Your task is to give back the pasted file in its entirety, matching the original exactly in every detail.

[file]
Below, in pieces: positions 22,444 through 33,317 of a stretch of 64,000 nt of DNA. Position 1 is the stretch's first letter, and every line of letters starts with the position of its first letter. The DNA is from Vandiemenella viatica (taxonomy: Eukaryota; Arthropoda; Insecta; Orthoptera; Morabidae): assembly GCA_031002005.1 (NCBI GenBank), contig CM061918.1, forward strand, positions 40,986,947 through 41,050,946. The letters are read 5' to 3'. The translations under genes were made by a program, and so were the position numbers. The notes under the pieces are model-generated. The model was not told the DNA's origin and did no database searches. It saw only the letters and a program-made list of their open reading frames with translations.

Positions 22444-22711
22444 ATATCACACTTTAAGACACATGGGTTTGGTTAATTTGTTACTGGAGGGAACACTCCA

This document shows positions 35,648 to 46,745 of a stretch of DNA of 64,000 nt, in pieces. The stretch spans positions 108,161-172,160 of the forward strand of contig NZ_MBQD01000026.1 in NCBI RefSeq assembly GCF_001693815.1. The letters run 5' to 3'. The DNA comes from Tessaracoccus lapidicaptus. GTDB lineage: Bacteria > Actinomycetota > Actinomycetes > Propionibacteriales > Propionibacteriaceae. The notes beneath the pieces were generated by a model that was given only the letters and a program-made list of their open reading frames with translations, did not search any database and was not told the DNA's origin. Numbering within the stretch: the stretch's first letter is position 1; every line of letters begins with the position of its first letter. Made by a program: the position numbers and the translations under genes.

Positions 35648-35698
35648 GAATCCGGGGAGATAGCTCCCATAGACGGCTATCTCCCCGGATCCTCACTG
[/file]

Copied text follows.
Below, in pieces: positions 22,444 through 33,317 of a stretch of 64,000 nt of DNA. Position 1 is the stretch's first letter, and every line of letters starts with the position of its first letter. The DNA is from Vandiemenella viatica (taxonomy: Eukaryota; Arthropoda; Insecta; Orthoptera; Morabidae): assembly GCA_031002005.1 (NCBI GenBank), contig CM061918.1, forward strand, positions 40,986,947 through 41,050,946. The letters are read 5' to 3'. The translations under genes were made by a program, and so were the position numbers. The notes under the pieces are model-generated. The model was not told the DNA's origin and did no database searches. It saw only the letters and a program-made list of their open reading frames with translations.

Positions 22444-22711
22444 ATATCACACTTTAAGACACATGGGTTTGGTTAATTTGTTACTGGAGGGAACACTCCA

This document shows positions 35,648 to 46,745 of a stretch of DNA of 64,000 nt, in pieces. The stretch spans positions 108,161-172,160 of the forward strand of contig NZ_MBQD01000026.1 in NCBI RefSeq assembly GCF_001693815.1. The letters run 5' to 3'. The DNA comes from Tessaracoccus lapidicaptus. GTDB lineage: Bacteria > Actinomycetota > Actinomycetes > Propionibacteriales > Propionibacteriaceae. The notes beneath the pieces were generated by a model that was given only the letters and a program-made list of their open reading frames with translations, did not search any database and was not told the DNA's origin. Numbering within the stretch: the stretch's first letter is position 1; every line of letters begins with the position of its first letter. Made by a program: the position numbers and the translations under genes.

Positions 35648-35698
35648 GAATCCGGGGAGATAGCTCCCATAGACGGCTATCTCCCCGGATCCTCACTG